Plagiarism

Twentieth-century dictionaries define plagiarism as “wrongful appropriation,” “close imitation,” or “purloining and publication,” of another author’s “language, thoughts, ideas, or expressions,” and the representation of them as one’s own original work, but the notion remains problematic with nebulous boundaries. There is no rigorous and precise distinction between imitation, stylistic plagiarism, copy, replica and forgery.

 

In the 1st century, the use of the Latin word plagiarius (literally kidnapper), to denote someone stealing someone else’s work, was pioneered by Roman poet Martial, who complained that another poet had “kidnapped his verses.” This use of the word was introduced into English in 1601 by dramatist Ben Jonson, to describe as a plagiary someone guilty of literary theft.

The modern concept of plagiarism as immoral and originality as an ideal, emerged in Europe only in the 18th century, particularly with the Romantic movement. Romantic aesthetic and ideology, still retains a significant strength in the 20th century, and encourages attaks against all that violates its values of genius, originality and individuality. From the Romantic perspective, artistic techniques like parody are considered parasitic. For centuries before, not only literature was considered “publica materies,” a common property from which anybody could borrow at will, but the encouragement for authors and artists was actually to “copy the masters as closely as possible,” for which the closer the copy the finer was considered the work. This was the same in literature, music, painting and sculpture. In some cases, for a writer to invent their own plots was reproached as presumptuous. This stood at the time of Shakespeare too, when it was common to appreciate more the similarity with an admired classical work, and the ideal was to avoid “unnecessary invention.”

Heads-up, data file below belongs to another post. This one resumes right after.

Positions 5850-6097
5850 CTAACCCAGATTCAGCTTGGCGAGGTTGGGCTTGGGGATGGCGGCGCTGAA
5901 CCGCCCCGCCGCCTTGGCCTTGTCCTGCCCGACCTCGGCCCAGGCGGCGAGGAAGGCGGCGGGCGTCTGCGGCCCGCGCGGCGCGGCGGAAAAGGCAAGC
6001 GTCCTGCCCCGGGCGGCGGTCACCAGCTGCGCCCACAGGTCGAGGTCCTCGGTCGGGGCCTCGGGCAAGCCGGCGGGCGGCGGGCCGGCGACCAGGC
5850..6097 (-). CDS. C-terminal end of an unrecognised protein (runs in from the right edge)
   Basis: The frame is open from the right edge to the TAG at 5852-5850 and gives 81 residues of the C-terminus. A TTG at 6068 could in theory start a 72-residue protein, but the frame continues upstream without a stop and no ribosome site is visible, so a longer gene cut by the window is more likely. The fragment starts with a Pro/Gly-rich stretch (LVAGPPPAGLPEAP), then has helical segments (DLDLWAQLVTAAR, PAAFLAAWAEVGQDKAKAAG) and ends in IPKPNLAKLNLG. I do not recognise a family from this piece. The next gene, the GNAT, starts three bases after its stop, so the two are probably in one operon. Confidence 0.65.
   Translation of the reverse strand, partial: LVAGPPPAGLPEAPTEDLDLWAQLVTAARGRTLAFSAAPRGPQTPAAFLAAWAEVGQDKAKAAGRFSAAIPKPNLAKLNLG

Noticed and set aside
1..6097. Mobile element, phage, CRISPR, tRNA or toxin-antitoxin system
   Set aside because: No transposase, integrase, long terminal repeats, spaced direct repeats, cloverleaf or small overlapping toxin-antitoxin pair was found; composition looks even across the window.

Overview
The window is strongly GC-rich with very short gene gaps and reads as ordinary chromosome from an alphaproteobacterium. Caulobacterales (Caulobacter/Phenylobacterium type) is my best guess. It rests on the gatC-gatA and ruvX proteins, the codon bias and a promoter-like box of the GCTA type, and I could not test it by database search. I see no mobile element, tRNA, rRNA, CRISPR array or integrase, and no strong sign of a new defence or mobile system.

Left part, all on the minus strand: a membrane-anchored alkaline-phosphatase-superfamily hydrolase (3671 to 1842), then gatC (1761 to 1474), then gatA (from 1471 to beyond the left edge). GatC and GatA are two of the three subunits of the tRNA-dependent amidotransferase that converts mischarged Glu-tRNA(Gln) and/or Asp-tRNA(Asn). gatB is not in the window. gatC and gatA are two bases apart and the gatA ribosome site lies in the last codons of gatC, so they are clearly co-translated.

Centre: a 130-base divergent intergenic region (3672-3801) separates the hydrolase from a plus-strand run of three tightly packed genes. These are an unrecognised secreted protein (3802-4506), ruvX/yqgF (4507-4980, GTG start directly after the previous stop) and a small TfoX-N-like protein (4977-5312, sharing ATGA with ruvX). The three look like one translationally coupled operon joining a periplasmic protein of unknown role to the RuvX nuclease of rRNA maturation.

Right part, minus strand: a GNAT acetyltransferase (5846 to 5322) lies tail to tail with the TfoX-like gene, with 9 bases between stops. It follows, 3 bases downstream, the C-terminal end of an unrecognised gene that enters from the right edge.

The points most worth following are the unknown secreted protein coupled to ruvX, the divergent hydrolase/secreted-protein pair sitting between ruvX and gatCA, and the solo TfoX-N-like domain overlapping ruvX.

The modern ideals for originality and against plagiarism appeared in the 18th century, in the context of the economic and political history of the book trade, which will be exemplary and influential for the subsequent broader introduction of capitalism. Originality, that traditionally had been deemed as impossible, was turned into an obligation by the emerging ideology of individualism. In 1755 the word made it into Johnson’s influential A Dictionary of the English Language, where he was cited in the entry for copier (“One that imitates; a plagiary; an imitator. Without invention a painter is but a copier, and a poet but a plagiary of others.”), and in its own entry denoting both A thief in literature (“one who steals the thoughts or writings of another”) and The crime of literary theft.

 

Later in the 18th century, the Romantic movement completed the transformation of the previous ideas about literature, developing the Romantic myth of artistic inspiration, which believes in the “individualised, inimitable act of literary creation”, in the ideology of the “creation from nothingness” of a text which is an “autonomous object produced by an individual genious.” Plagiarism has often been used as a derogatory term for parodies.

 

Despite the 18th century new morals, and their current enforcement in the ethical codes of academia and journalism, the arts, by contrast, not only have resisted in their long-established tradition of copying as a fundamental practice of the creative process, but with the boom of the modernist and postmodern movements, this practice has been accelerated, spread, increased, dramatically amplifyied to an unprecedented degree, to the point that has been heightened as the central and representative artistic device of these movements. Plagiarism remains tolerated by 21st century artists

This page and many more on this site are plagiarized from:

http://en.wikipedia.org/wiki/Plagiarism

http://en.wikipedia.org/wiki/

http://en.wikipedia.org/wiki/Chimera_(mythology)

http://en.wikipedia.org/wiki/Typhon

http://www.pantheon.org/

http://www.pantheon.org/articles/t/typhon.html

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